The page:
Today was the day of the first glaze firing. I was so excited watching M-san load the items in to the kiln. Rather than loading, it was more of stacking the items up to eventually be pushing into the large kiln because it was a front loading type of kiln. I am pretty sure some part of me had always imagined that kilns came with ready made shelves that you just had to stick your pieces in…almost like displaying things on a cabinet shelf. Not one bit. Instead, each level has to be built by hand. M-san explained a little bit of the physics of loading the kiln to me. The initial base layer needs to be stable. You’d need to put in items that wouldn’t jiggle easily since all other layers come after it. That said, how high the layers are also affects the flower of air into it. You don’t want too much differences in air flow because one portion of the kiln gets heated up much more than the other.
All in all, a very very complex science. It’s exciting to think that perhaps one day I’ll learn enough to load my own kiln but as she said, it’s also something that comes with practice, failure, and more practice.
It was a special afternoon for me, because I ended up going for Ikebana lesson with one of my teachers at her teacher’s house. 😉 It was such a great coincidence that her hometown was also in Aichi prefecture and she happened to be back for just over a week. She picked me up from Kanayama station, about 40 min away from Seto on the local train line and from there we went to her teacher’s house. Her teacher happened to be her mum’s friend from school so it was a cosy reunion of sorts for them.
Amazingly, her teacher, C-san’s husband, happens to be an Urasenke tea ceremony teacher. What are the odds. To me, that’s probably the most amazing husband and wife combination. Tea Ceremony Teacher and Ikebana Teacher. A house always filled with fresh flowers, superb flower arrangements and ever ready to greet guests with a bowl of tea. Which was precisely what they provided us with. We were served wagashi and a bowl of matcha prepared by the teacher’s husband in his tea room. Such a great sight, being able to see my first Summer Tea Ceremony up close.
Apart from being able to try out two new styles of flower arrangement this time, it was equally interesting for me to see how my teacher learnt from her teacher. Since they were learning a specific arrangement that was very advanced, they referred initially to the textbook and my teacher would take notes in her notebook about the points to take note of. The most mind blowing thing was that all the flowers had been prepared by the florist specifically for the Ikebana class/the form that the student was to learn. For example, if it was for the Inclining Form（傾け形）, they had prepared flowers specifically for that – 3 types. For one form which was the One Row Form (並ぶ形）, they prepared a spread of 5 types of flowers. All fresh, all seasonal, and all superbly gorgeous.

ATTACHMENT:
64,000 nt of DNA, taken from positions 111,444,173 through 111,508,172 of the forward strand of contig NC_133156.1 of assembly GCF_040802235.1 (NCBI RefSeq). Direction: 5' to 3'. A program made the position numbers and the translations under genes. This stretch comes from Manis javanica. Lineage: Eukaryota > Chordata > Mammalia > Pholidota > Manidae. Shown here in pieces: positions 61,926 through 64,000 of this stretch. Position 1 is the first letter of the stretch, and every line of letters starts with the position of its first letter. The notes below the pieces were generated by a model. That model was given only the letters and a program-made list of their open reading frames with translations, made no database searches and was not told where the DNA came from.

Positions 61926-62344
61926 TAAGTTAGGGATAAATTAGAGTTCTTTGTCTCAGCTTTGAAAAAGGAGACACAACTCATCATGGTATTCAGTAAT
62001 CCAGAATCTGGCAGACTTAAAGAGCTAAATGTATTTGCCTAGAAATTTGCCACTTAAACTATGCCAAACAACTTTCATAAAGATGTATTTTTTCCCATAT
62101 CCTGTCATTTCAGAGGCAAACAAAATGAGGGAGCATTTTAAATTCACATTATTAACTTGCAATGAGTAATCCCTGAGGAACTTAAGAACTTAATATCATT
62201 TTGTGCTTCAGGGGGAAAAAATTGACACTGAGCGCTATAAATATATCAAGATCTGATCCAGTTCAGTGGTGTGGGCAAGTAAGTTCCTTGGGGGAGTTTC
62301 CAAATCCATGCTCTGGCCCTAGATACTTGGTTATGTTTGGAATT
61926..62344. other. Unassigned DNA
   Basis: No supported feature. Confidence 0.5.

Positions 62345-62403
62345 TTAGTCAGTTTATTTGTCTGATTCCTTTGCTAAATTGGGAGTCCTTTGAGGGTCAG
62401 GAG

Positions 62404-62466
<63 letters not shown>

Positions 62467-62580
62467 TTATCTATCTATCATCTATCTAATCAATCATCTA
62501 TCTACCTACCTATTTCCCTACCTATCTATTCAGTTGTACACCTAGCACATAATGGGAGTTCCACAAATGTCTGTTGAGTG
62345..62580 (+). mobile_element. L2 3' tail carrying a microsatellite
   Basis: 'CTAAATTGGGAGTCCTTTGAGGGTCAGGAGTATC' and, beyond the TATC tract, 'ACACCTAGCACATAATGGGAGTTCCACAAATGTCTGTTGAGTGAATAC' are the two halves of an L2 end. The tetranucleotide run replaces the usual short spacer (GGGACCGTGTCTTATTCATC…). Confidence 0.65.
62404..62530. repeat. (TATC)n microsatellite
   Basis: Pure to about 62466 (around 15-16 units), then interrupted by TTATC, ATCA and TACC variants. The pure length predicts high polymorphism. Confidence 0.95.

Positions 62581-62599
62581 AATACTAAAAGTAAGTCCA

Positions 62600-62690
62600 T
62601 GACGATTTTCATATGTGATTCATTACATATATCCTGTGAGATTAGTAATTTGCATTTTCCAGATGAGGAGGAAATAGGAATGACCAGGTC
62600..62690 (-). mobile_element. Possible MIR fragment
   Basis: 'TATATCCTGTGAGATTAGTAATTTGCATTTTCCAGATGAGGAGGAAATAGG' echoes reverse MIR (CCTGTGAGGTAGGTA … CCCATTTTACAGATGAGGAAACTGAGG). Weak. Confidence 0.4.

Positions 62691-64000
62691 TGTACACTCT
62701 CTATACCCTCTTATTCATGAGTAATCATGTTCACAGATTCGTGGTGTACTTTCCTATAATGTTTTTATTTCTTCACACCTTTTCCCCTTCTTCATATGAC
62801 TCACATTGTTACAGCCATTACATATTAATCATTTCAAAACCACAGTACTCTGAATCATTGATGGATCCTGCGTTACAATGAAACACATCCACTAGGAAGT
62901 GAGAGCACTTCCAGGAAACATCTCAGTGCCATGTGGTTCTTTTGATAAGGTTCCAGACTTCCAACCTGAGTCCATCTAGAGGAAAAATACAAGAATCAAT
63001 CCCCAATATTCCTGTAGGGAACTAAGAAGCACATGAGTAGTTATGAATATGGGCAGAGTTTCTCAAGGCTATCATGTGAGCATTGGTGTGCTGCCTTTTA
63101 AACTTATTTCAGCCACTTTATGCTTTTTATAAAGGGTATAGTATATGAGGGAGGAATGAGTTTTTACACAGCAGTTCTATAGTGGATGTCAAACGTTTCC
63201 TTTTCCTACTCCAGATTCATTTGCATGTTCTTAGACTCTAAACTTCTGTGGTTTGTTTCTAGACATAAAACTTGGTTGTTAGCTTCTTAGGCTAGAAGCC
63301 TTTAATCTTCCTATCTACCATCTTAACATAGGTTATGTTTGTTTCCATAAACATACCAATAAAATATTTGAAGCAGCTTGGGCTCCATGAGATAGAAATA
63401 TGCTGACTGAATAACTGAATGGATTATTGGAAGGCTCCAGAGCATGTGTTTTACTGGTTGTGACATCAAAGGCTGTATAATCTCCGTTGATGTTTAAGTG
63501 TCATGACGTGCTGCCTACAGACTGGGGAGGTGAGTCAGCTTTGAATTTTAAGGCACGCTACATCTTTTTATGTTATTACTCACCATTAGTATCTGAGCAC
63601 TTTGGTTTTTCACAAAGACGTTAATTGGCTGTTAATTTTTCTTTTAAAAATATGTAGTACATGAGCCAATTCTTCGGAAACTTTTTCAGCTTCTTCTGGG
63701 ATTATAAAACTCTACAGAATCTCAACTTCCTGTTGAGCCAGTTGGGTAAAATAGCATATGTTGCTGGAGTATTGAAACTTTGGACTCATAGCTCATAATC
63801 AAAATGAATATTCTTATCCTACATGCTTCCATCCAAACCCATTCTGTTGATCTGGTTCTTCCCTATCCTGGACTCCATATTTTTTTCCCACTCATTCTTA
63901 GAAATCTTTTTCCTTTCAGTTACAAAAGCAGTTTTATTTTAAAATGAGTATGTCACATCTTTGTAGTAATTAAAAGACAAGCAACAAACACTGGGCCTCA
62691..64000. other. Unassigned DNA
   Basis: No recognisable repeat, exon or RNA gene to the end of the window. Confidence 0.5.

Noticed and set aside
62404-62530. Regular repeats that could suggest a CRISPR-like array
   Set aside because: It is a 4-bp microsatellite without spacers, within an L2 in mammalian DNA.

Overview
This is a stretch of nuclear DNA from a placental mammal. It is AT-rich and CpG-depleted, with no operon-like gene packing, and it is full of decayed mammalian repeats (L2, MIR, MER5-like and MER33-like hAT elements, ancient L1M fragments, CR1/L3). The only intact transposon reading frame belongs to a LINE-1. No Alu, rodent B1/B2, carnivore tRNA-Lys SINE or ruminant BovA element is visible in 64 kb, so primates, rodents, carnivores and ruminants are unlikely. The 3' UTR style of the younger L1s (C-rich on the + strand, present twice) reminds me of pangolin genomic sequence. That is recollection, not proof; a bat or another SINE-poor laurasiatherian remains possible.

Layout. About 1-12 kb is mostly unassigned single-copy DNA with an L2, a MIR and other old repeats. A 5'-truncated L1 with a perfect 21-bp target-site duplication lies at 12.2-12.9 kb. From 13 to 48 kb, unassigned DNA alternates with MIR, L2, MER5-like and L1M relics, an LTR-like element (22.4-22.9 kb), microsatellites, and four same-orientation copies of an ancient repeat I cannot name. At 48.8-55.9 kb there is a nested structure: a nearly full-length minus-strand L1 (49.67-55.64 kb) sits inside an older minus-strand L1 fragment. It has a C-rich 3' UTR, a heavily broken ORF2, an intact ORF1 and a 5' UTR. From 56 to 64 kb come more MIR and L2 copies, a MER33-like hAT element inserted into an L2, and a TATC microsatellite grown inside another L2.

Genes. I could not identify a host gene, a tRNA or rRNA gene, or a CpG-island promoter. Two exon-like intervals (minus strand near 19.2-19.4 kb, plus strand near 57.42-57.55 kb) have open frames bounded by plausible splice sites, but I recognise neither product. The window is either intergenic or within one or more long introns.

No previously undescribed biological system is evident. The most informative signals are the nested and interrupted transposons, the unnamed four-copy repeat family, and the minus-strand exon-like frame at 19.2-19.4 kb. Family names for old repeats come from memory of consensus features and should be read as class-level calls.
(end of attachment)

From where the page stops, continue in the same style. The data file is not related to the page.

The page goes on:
The inclining form, created with lots of guidance by the Ikebana teacher’s husband! ^^ He was so nice; probably took pity on me because the Ikebana Sensei was busy teaching my teacher a more complex form. So as I was arranging he was standing behind me giving tips and teaching me things like… how to cut the stems of the flowers while still submerged in water/how to dip the tips of the roses into a nutrient solution so they would last longer/most importantly, the importance of LOOKING at the flowers carefully before arranging them. Whenever it seemed like I was too quick to put the flower onto the metal Kenzan, he would say almost like an order, “花向け！”. Look at the flower. Which direction does it look best in? How can we best arrange it to show it off in its best light? The tiniest of details that result in a measured, well thought out outcome. Just like in Tea 😉
I loved the colours of this arrangement. Especially the vivid blue of the Delphinium. Haven’t been amidst such gorgeous flowers like these. When I commented to the Sensei’s husband that it was so great how he knew Ikebana as well, he said that well, having seen her teach Ikebana for so many years, he knew ‘a little about it’.
This last photo was of my teacher’s floral arrangement. A special style in which the two main upright lines of the arrangement were meant to cross over. It’s called Hanakanade （花奏）which is hard to translate literally but evokes the sense of the flowers playing and intertwining… as strains of music would in a instrumental piece. I loved the movement and strength of the branches used. I could see too how difficult those arrangements were because it was down to the spatial arrangement of the tiniest sprigs of flowers.
I only wished I had better command of the Japanese language so that I could communicate to them my appreciation of the whole experience. One step at a time though. This experience was already such a blessing.
On the way back, I stopped by the stationary store at Sakae station, one of the bigger stations down the local line from Seto. Couldn’t resist getting some adorable letter writing sets and marveling at the cuteness of the stickers they had on sale. Missed the 7pm bus when I reached back to Seto so decided to try the Taiwanese restaurant at the station for dinner. Surprisingly tasty dinner set of stir fried egg and veggie along with spring rolls. I had really missed the unique spiciness of the gravy which probably came from some Sichuan style pepper corns.
Wrote in my journal that night:
“Finally starting to get the hang of bowls
And the concept of the base
Amazing technique of stacking the kiln by M-san. She said it is actually lots of learning involved for her too.
Can’t wait to see it again next time”